INPUT DATA USED FOR RP SAGAR DAM ON GODAVARI RIVER

 

  1        

0  

      0        

3 

13        

      0        

0

1

 

1130.2      

637

333.0    

238.0    

160.0     

60.0     

22.5        

        0

 

55.0    

45.72     

40.0     

36.0     

 32.0     

24.0     

18.0     

13.5

 

50.0    

53.32     

0.05     

15.0    

450.0      

0.5     

 13.5      

0.0

 

53.32    

   53.32      

0.0    

35.72      

0.0   

9900.0     

4000

1200.0

 

  2.0     

20.0

 

 

 

 

 

 

 

170000   

130000

90000

80000    

70000

60000

50000

40000

 

30000    

20000

20000

20000    

20000

 

 

 

 

13

5  

6

1

0

0

0

0

 

1

6

9

10

12

13

 

 

 

0

 

 

 

 

 

 

 

SELECTED OUTPUT DATA –Resulting Floods at Different Distances

Distance from dam (Km)

Max Elevation(m)

Max. flow cumecs

Hours for Max. Elevation

Max velocity (m/s)

000

41.60

157591

4.000

4.28

10.5

33.31

151616

7.100

2.84

20.5

28.38

146177

10.10

1.65

30.5

23.36

143782

12.4

2.22

40.5

20.25

141588

15.0

1.60

50.5

18.38

138719

16.70

1.40

60.5

16.54

136102

18.30

1.40

70.5

14.05

134039

19.80

1.57

80.5

11.16

132949

21.0

1.63

90.5

8.75

132607

21.600

1.66

15. LAKHS OF PEOPLE LIKELY TO BE KILLED DUE TO A HYPOTHETICAL DAM FAILURE:

An approximate estimate of the inundation areas and the lakhs of people who have to live in perpetual anxiety about the safety of the dam and its likely impacts of collapse and the consequential floods and their catastrophic impacts are presented in the tables below.

 

Table-1:  Population to  live in perpetual terror of Polavaram dam burst and likely to be killed in towns in Godavari delta

 

S.No.

Town

Population

1.

Rajahmundry

4,00,000

2.

Dowlaiswaram

40,000

3.

Mandapeta

50,000

4.

Ramachandrapuram

42,000

5.

Amalapuram

55,000

6.

Kovvuru

40,000

7.

Nidadavolu

45,000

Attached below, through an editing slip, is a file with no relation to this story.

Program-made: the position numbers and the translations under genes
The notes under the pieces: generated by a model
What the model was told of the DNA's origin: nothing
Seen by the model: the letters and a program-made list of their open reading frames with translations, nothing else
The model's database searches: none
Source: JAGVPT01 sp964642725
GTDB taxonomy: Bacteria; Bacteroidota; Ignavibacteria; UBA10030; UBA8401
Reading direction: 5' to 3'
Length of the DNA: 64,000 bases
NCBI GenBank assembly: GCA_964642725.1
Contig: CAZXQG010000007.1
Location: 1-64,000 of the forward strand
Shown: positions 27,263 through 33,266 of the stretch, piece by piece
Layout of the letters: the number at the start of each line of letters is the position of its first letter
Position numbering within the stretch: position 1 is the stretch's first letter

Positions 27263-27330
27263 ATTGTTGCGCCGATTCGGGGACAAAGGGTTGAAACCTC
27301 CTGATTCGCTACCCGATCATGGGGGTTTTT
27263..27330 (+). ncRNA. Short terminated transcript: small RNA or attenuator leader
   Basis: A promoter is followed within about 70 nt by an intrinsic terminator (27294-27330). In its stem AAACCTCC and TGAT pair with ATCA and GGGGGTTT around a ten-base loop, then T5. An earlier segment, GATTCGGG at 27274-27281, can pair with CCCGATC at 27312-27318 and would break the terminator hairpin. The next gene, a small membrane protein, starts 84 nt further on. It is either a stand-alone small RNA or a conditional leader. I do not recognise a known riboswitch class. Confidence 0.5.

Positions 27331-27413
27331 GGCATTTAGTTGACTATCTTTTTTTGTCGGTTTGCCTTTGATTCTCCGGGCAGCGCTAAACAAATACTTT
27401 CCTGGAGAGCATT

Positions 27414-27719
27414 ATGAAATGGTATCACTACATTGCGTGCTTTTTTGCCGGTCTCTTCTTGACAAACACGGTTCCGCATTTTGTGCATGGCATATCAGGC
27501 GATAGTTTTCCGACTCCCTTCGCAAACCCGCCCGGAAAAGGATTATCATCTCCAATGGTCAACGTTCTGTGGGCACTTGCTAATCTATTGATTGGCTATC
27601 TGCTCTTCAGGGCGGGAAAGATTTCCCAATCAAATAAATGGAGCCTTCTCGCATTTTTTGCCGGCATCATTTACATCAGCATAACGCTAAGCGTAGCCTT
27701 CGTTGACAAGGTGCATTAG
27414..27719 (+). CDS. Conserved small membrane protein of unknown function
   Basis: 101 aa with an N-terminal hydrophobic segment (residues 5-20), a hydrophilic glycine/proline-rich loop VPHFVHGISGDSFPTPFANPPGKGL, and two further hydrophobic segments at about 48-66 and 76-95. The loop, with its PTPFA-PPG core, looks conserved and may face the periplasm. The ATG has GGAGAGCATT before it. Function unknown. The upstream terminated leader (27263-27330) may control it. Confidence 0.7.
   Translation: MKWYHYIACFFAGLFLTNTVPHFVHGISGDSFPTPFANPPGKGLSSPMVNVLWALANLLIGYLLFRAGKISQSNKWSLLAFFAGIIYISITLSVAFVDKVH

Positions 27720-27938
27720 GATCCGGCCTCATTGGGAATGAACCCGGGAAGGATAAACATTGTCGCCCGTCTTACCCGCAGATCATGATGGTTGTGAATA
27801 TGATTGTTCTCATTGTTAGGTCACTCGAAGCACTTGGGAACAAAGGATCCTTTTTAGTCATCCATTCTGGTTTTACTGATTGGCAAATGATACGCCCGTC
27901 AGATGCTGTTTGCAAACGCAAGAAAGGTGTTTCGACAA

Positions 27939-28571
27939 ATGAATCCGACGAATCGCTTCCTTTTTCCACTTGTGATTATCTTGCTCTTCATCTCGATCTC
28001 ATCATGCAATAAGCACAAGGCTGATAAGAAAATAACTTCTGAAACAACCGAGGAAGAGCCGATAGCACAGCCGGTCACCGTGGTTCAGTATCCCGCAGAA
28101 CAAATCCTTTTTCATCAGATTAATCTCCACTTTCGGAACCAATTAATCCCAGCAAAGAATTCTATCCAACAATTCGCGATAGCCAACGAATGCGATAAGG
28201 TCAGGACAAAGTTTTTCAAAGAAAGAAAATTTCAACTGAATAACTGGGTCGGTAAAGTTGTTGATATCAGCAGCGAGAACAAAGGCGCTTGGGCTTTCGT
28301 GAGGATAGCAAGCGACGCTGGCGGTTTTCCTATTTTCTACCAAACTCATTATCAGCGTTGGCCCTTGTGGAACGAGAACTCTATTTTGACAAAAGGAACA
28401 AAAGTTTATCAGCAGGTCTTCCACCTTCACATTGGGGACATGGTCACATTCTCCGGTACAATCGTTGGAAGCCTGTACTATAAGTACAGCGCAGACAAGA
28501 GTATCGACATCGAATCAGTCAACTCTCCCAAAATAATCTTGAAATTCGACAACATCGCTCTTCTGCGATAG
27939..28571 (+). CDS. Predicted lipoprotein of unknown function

8.

Tanuku

70,000

9.

Bhimavaram

1,45,000

10.

Palakollu

80,000

11.

Narsapur

60,000

12.

Yanam

30,000

 

Total

10,57,000

Table 4 : Population likely to be inundated due to the collapse of Polavaram dam consequent to a maximum credible accident caused by extreme floods, earthquakes, human failures,construction defects,Dam collapses or sudden flood releases from dams in the upstream reaches of the river in other states  etc.

 

S.No.

Areas

Population

1.

Towns & Cities in Godavari Delta

10,57,000

2

Rural mandals of East Godavari

18,92,000

3

Rural Mandals of West Godavari

16,66,000

 

Grand Total

46,15,000

16.  DAM BREAK ANALYSIS  REPORT  PREPARED FOR AP STATE GOVERNMENT BY ROORKEE INSTITUTE EXPERTS:

The authors of the report emphasize that the objective of the report is to do hypothetical dam break flood analysis by preparing 1)input data of the study area compatible to the DAMBRK model, 2) the result in outflow hydrograph at various stations downstream of the dam and 3) the inundation map of the area.  For the dam break flood the worst possible scenario is taken with the failure time as 30 minutes, breach length as 450 meters corresponding to the river width at bed level.  The side slope of the breach is taken as 0.05 which corresponds to the slope of the Godavari river banks at the dam site.  Dam-break occurs here by overtopping when the reservoir water level elevation is 53.32 meters that corresponds with the level at the top of the dam.  The reservoir capacity at the top of the dam is calculated by extrapolation from the area elevation curve of the reservoir.

For the dam-break flood computation and routing NWS DAMBRK programme was used.  Outflow hydrographs were taken for different sites at downstream distance of 6km, 12km, 20km and 30km respectively.  As compared to the outflow peak flood of about one lakh cumecs (35 lakh cusecs) corresponding to passage of hydrograph over the spillway, the hypothetical Polavaram dam break flood reaches a peak discharge of 1.56 lakh cumecs (55 lakh cusecs)at dam site and 1.42 lakh cumecs( 50 lakh cusecs) at  30km downstream of the dam at 0.5hours and 10.7 hour after the dam break respectively.  Hence the peak flood for Polavaram dam failure will be one and half times the corresponding peak flood for no failure case, with the design flood as the inflow flood.  A map with the boundaries of inundated area on both sides of the river banks are presented both for the spillway design flood for no-dam failure case and also for the hypothetical dam break flood of higher intensity.  While the no-dam failure case design flood would pass through the river course and confined within the banks, the high intense flood due to Polavaram dam-break would inundate the lands for about 267sq.kms on the left bank side and 195 sq. kms on the right bank side. 

17. OFFICIALS MISLEAD GOVERNMENTS AND THE PEOPLE ON IMPACTS OF  DAM BREAK ANALYSIS REPORT: